Mastitis is an inflammatory disease of the mammary gland, caused by the invasion of microorganism on this site, associated with an altered immune response. Recent studies in this field hypothesize that the origin of these pathogens can also be from the gastrointestinal tract, through the entero-mammary pathway in relation to an increase in gut permeability. In this study, we wanted to investigate if inflammatory status of the mammary gland is related to an alteration of gut permeability. The microbiome of feces, blood and milk of lactating cows, recruited on the basis of the total somatic cell count and of the percentage of polymorphonuclear neutrophils and lymphocytes, was studied. Cows were divided into healthy (G), at risk of mastitis (Y) and with mastitis (R) classifications. The bacterial DNA was extracted and the V3 and V4 regions of 16S rRNA sequenced. Moreover, the quantification of total bacteria was performed with quantitative real-time PCR. A non-parametric Kruskal–Wallis test was applied at the phylum, family and genera levels and beta biodiversity was evaluated with the unweighted UniFrac distance metric. Significant differences between groups were found for the microbial composition of feces (Clostridiaceae, Turicibacteriaceae for family level and Clostridium, Dorea, SMB53 and Turicibacter for genus level), blood (Tenericutes for phylum level and Mycoplasma for genus level) and milk (OD1 and Proteobacteria for phylum level, Enterobacteriaceae and Moraxallaceae for family level and Olsenella and Rhodococcus for genus level). The beta biodiversity of feces and blood did not change between groups. Significant differences (p < 0.05) were observed between the beta diversity in milk of G group and Y group and between Y group and R group. The number of taxa in common between feces, blood and milk were 8 at a phylum, 19 at a family and 15 at a genus level. From these results, the bacterial crossing from gut to milk in cows was not confirmed but remained hypothetical and deserves further investigation. Simple Summary Mastitis is an inflammation of the mammary gland caused by microorganisms and associated with an altered immune response. Recently, several studies hypothesized that a translocation of some bacteria from the gastrointestinal tract to the mammary gland can occur and that this bacterial crossing could be the cause of certain mastitis. The aim of this research is to investigate the bacteria translocation from the gut to the mammary gland, the so-called entero-mammary pathway, through the study of the fecal, blood and milk microbiome. Cows were recruited on the basis of their mammary gland health status and classified as healthy, at risk of mastitis and with mastitis. The microbial composition of feces, blood and milk were analyzed through high-throughput sequencing technique and the results were checked through a quantitative real-time PCR analysis. Although small differences were found in the microbiome of these three specimens between the groups of animals, beta biodiversity, that is, the ratio between whole and individual species diversity, highlighted a microbial community change in the milk of cows with different udder health conditions. The three matrices shared a high number of taxa; however, our results do not confirm a bacterial crossing from gut to milk, that still remains hypothetical.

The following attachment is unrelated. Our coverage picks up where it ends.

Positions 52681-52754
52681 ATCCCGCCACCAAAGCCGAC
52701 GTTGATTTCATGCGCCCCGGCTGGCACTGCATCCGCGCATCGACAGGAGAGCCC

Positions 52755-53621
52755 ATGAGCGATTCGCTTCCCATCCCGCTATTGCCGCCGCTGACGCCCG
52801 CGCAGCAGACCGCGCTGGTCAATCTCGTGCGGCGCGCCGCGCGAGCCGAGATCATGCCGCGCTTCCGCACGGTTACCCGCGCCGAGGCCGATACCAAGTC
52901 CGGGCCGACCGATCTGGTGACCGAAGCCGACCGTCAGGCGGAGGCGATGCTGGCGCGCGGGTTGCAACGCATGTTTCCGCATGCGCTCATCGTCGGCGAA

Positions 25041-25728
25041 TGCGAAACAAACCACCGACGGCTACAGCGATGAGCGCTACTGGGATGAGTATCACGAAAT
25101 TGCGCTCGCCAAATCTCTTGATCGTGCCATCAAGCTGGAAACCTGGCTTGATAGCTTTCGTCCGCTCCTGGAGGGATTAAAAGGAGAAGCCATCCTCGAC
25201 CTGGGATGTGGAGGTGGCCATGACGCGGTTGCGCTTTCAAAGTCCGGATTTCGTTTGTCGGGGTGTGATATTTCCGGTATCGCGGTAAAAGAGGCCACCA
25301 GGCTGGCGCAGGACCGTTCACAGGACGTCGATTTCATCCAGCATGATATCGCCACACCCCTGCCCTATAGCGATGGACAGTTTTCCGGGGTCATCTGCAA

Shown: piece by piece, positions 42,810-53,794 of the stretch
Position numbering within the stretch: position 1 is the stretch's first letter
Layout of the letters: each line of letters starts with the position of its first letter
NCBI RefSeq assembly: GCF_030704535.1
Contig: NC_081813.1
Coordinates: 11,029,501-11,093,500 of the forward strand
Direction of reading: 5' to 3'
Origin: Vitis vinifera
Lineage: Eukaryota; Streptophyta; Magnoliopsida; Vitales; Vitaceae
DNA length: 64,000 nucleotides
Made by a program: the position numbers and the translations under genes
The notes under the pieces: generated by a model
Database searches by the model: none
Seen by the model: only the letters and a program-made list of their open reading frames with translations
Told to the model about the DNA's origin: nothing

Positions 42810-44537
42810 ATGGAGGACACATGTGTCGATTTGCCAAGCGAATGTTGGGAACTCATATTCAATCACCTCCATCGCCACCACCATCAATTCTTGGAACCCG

Characterization of Microbiome on Feces, Blood and Milk in Dairy Cows with Different Milk Leucocyte Pattern / E. Scarsella, A. Zecconi, M. Cintio, B. Stefanon. - In: ANIMALS. - ISSN 2076-2615. - 11:5(2021 May 19).
|Titolo:||Characterization of Microbiome on Feces, Blood and Milk in Dairy Cows with Different Milk Leucocyte Pattern|
ZECCONI, ALFONSO AGOSTINO (Secondo)
|Parole Chiave:||microbiome; mastitis; bovine; entero-mammary pathway;|
|Settore Scientifico Disciplinare:||Settore VET/05 - Malattie Infettive degli Animali Domestici|
|Progetto:||Sviluppo di un sistema per la graduazione del rischio di mastite e l’implementazione di protocolli gestionali per ridurre l’uso di antibiotici e aumentare il benessere animale (BESTMILK)|
|Data di pubblicazione:||19-mag-2021|
|Digital Object Identifier (DOI):||http://dx.doi.org/10.3390/ani11051463|
|Appare nelle tipologie:||01 - Articolo su periodico|